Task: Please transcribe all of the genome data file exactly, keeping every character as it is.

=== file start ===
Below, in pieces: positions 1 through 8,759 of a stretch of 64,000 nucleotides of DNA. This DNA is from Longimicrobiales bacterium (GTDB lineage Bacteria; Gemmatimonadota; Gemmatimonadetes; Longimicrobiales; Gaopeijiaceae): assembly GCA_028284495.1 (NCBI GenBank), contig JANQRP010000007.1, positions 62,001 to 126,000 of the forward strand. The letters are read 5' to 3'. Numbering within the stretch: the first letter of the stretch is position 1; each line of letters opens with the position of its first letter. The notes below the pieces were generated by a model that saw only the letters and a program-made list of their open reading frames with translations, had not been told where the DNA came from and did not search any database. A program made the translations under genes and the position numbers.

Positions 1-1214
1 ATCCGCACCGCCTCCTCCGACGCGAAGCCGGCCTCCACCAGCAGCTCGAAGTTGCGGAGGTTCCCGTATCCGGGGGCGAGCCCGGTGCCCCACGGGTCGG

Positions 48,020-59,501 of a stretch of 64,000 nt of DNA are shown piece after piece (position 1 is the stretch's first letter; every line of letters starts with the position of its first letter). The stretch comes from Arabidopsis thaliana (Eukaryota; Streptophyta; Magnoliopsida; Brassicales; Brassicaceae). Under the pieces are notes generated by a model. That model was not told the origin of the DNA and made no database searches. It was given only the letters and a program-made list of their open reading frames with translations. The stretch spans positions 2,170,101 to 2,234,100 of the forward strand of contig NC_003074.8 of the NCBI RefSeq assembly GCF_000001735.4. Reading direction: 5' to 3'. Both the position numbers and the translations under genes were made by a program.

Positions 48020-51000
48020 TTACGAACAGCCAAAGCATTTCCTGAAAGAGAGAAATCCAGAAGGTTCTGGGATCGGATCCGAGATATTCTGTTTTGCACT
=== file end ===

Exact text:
Below, in pieces: positions 1 through 8,759 of a stretch of 64,000 nucleotides of DNA. This DNA is from Longimicrobiales bacterium (GTDB lineage Bacteria; Gemmatimonadota; Gemmatimonadetes; Longimicrobiales; Gaopeijiaceae): assembly GCA_028284495.1 (NCBI GenBank), contig JANQRP010000007.1, positions 62,001 to 126,000 of the forward strand. The letters are read 5' to 3'. Numbering within the stretch: the first letter of the stretch is position 1; each line of letters opens with the position of its first letter. The notes below the pieces were generated by a model that saw only the letters and a program-made list of their open reading frames with translations, had not been told where the DNA came from and did not search any database. A program made the translations under genes and the position numbers.

Positions 1-1214
1 ATCCGCACCGCCTCCTCCGACGCGAAGCCGGCCTCCACCAGCAGCTCGAAGTTGCGGAGGTTCCCGTATCCGGGGGCGAGCCCGGTGCCCCACGGGTCGG

Positions 48,020-59,501 of a stretch of 64,000 nt of DNA are shown piece after piece (position 1 is the stretch's first letter; every line of letters starts with the position of its first letter). The stretch comes from Arabidopsis thaliana (Eukaryota; Streptophyta; Magnoliopsida; Brassicales; Brassicaceae). Under the pieces are notes generated by a model. That model was not told the origin of the DNA and made no database searches. It was given only the letters and a program-made list of their open reading frames with translations. The stretch spans positions 2,170,101 to 2,234,100 of the forward strand of contig NC_003074.8 of the NCBI RefSeq assembly GCF_000001735.4. Reading direction: 5' to 3'. Both the position numbers and the translations under genes were made by a program.

Positions 48020-51000
48020 TTACGAACAGCCAAAGCATTTCCTGAAAGAGAGAAATCCAGAAGGTTCTGGGATCGGATCCGAGATATTCTGTTTTGCACT